SIOUX FALLS, S.D. (AP) -- Riding side by side as a police officer answers a call for help or investigates a brutal crime during a ridealong gives citizens an up close look at the gritty and sometimes dangerous situations officers can experience on the job.
But a new approach to informing the public about what officers do is taking hold at police departments across the United States and Canada -- one that is far less dangerous for citizens but, police say, just as informative.
With virtual ridealongs on Twitter, or tweetalongs, curious citizens just need a computer or smartphone for a glimpse into law enforcement officers' daily routines.
Tweetalongs typically are scheduled for a set number of hours, with an officer -- or a designated tweeter like the department's public information officer-- posting regular updates to Twitter about what they are seeing as they perform their normal on-duty routine. The tweets, which also include photos and links to videos of the officers, can encompass an array of activities -- everything from an officer responding to a homicide to a noise complaint.
Police departments say virtual ridealongs reach a wider range of people at once and help add transparency to the job.
"People spend hard-earned money on taxes to allow the government to provide services. That's police, fire, water, streets, the whole works, and there should be a way for those government agencies to let the public know what they're getting for their money," said Steve Allender, chief of the Rapid City Police Department in South Dakota, which started offering tweetalongs several months ago after watching departments like those in Seattle, Kansas City, Mo., and Las Vegas do so.
On the Wednesday before Thanksgiving, Tarah Heupel, the public information officer for the Rapid City Police Department, rode alongside Street Crimes Officer Ron Terviel as he patrolled Rapid City. Heupel posted regular updates every few minutes about what Terviel was doing, including the officer citing a woman for public intoxication, responding to a call of three teenagers attempting to steal cough syrup and body spray from a store and locating a man who ran from the scene of an accident. Photos were included in some of the tweets.
Michael Taddesse, a 34-year-old university career specialist in Arlington, Texas, has done several ridealongs with police and regularly follows multiple departments that conduct tweetalongs.
"I think the only way to effectively combat crime is to have a community that is engaged and understands what's going on," he said.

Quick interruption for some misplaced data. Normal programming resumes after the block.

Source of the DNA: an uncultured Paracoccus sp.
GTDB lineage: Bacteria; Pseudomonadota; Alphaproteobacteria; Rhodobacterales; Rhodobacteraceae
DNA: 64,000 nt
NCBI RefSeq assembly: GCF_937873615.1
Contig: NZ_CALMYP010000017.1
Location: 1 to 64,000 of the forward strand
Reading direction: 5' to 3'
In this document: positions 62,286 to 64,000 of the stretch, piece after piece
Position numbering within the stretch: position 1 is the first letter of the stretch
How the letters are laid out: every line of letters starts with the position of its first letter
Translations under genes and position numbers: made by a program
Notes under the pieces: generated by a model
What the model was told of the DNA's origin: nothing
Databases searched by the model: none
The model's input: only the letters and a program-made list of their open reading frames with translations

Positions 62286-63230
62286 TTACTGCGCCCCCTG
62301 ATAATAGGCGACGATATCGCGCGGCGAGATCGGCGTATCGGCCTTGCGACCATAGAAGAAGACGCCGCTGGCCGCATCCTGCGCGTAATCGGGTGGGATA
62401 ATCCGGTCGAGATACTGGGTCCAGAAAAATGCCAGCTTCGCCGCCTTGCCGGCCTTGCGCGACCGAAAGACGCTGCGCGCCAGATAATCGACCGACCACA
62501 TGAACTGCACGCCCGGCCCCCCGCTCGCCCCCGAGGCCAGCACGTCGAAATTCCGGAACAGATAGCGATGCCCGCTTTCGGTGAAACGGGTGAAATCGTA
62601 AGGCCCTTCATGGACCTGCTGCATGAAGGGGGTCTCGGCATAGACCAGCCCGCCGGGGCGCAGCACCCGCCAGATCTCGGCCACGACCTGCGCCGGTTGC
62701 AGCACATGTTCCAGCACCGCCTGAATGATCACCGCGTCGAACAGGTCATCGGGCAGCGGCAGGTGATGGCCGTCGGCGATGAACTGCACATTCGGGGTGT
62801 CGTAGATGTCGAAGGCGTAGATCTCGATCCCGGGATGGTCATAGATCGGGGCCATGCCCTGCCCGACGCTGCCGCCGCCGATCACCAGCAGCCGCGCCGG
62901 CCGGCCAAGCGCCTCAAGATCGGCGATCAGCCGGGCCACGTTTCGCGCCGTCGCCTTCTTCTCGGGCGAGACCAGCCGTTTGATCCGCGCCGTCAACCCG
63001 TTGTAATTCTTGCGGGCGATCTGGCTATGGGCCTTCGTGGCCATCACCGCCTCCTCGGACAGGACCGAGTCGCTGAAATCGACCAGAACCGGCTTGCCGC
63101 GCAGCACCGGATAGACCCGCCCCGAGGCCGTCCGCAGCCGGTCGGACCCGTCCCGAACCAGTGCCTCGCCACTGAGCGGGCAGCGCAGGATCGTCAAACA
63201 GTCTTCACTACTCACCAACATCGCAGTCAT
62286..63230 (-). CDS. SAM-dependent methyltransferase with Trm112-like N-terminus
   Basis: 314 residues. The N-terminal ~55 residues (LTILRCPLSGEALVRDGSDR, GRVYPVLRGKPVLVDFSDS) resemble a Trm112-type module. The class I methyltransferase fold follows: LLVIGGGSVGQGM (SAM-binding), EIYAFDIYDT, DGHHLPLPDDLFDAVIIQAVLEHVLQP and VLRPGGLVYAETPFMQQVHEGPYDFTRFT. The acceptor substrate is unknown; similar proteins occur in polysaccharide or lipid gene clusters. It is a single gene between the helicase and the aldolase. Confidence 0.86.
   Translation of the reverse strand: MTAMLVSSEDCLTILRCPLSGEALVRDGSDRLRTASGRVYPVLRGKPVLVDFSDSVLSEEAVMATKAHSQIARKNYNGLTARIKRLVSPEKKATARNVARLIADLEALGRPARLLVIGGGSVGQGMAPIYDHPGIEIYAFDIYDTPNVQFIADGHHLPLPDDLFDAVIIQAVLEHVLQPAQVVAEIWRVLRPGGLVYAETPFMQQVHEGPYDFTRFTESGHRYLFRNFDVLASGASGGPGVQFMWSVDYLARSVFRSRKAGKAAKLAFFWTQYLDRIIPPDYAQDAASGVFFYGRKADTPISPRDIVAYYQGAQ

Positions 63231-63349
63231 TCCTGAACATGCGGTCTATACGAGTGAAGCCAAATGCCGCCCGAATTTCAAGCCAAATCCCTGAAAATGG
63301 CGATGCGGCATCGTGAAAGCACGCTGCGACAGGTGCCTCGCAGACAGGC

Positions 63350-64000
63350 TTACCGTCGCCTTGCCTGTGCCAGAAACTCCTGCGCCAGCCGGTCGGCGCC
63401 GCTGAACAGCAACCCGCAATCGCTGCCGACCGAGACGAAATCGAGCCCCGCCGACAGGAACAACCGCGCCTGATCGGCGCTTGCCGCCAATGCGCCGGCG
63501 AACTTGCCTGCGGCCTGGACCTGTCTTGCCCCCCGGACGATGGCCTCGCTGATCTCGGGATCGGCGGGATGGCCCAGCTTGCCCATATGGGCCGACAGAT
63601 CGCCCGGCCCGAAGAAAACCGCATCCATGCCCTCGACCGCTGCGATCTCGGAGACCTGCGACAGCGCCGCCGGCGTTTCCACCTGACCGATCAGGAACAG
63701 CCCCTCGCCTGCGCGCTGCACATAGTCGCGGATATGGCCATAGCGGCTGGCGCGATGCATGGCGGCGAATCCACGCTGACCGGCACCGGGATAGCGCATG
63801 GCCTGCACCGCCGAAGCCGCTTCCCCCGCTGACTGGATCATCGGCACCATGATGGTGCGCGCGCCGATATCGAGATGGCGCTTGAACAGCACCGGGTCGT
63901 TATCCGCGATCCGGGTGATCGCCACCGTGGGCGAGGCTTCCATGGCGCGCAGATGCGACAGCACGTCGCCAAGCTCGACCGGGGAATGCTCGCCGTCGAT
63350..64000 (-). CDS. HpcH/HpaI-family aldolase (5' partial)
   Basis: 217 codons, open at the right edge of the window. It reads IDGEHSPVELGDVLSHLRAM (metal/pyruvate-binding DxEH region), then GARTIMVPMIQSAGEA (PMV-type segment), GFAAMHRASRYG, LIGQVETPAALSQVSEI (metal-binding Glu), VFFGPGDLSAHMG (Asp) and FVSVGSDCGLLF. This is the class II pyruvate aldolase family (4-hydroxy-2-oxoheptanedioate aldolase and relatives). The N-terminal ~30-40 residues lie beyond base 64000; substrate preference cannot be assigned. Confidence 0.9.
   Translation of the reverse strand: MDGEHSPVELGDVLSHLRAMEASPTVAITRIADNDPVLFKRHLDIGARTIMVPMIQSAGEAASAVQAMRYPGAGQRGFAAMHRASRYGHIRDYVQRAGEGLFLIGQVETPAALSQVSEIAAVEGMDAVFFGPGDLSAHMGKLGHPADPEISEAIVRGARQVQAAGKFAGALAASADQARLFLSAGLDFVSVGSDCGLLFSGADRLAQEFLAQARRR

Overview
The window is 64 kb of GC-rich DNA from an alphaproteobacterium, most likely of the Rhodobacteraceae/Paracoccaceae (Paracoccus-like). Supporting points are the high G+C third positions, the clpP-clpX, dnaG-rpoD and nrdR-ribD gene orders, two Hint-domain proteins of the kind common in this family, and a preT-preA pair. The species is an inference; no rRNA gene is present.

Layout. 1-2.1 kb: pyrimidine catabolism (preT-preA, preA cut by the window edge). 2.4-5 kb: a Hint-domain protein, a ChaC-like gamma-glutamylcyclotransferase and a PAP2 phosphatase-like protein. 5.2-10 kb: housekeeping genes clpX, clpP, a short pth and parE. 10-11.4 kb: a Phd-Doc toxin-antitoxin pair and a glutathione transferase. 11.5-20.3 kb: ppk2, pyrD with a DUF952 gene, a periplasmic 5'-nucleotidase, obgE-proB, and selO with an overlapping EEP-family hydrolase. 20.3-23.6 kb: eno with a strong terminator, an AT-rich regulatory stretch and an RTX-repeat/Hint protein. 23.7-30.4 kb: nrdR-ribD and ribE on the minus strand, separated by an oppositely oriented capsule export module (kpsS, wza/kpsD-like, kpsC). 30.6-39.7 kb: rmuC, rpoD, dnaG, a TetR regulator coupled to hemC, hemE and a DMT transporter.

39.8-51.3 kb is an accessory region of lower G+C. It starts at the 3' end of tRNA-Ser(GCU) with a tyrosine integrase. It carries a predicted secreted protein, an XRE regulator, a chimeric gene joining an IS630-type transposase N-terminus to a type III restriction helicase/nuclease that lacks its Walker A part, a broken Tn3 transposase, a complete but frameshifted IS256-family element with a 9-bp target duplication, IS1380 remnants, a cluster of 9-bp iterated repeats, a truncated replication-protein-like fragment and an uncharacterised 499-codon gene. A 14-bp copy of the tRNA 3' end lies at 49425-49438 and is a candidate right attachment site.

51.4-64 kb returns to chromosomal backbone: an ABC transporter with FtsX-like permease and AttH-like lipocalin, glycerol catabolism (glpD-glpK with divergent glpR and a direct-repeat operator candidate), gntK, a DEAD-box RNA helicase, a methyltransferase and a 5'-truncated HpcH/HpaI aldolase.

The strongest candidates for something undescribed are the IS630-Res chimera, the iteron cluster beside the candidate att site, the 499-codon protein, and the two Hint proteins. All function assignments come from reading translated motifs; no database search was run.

Ridealongs where "you're out in the elements" are very different than sitting behind a computer during a tweetalong and the level of danger is "dramatically decreased," he said. But in both instances, the passenger gains new information about the call, what laws may or may not have been broken and what transpires, he added.
For police departments, tweetalongs are just one more way to connect directly with a community through social media.
More than 92 percent of police departments use social media, according to a survey of 600 agencies in 48 states conducted by the International Association of Chiefs of Police's Center for Social Media. And Nancy Kolb, senior program manager for IACP, called tweetalongs a "growing trend" among departments of all sizes.
There is no set protocol and departments are free to conduct the tweetalong how they see fit, she said.
In Ontario, Canada, the Niagara Regional Police Service conducted their first virtual ridealong in August over a busy eight-hour Friday night shift. The police department's followers were able to see a tweet whenever the police unit was dispatched to one of the more than 140,000 calls received that night.
Richard Gadreau, the social media officer for the police department, said officers routinely take people out on real ridealongs, but there is a waiting list and preference is given to people interested in becoming an officer.
With tweetalongs, many calls also mean many tweets. Kolb said departments are cognizant of cluttering peoples' Twitter feeds.
That's why the Rapid City Police Department decided to create a separate account for the tweetalong, Allender said.
Kolb also said officers are careful not to tweet personal or sensitive information. Officers typically do not tweet child abuse or domestic abuse cases, and they usually only tweet about a call after they leave the scene to protect officers and callers.
But Allender, the chief of police in Rapid City, said tweetalongs also show some of the more outrageous calls police deal with on a regular basis -- like the kid who breaks out the window of a police car while the officer is standing on the sidewalk.
"Real life is funnier than any comedy show out there and not to make fun of people, embarrass them or humiliate them, but people do funny things," Allender said. "... I mean, that guy deserves a little bit of ridicule, and everyone who would be watching would agree. That's just good clean fun to me."
Follow Kristi Eaton on Twitter at http://twitter.com/kristieaton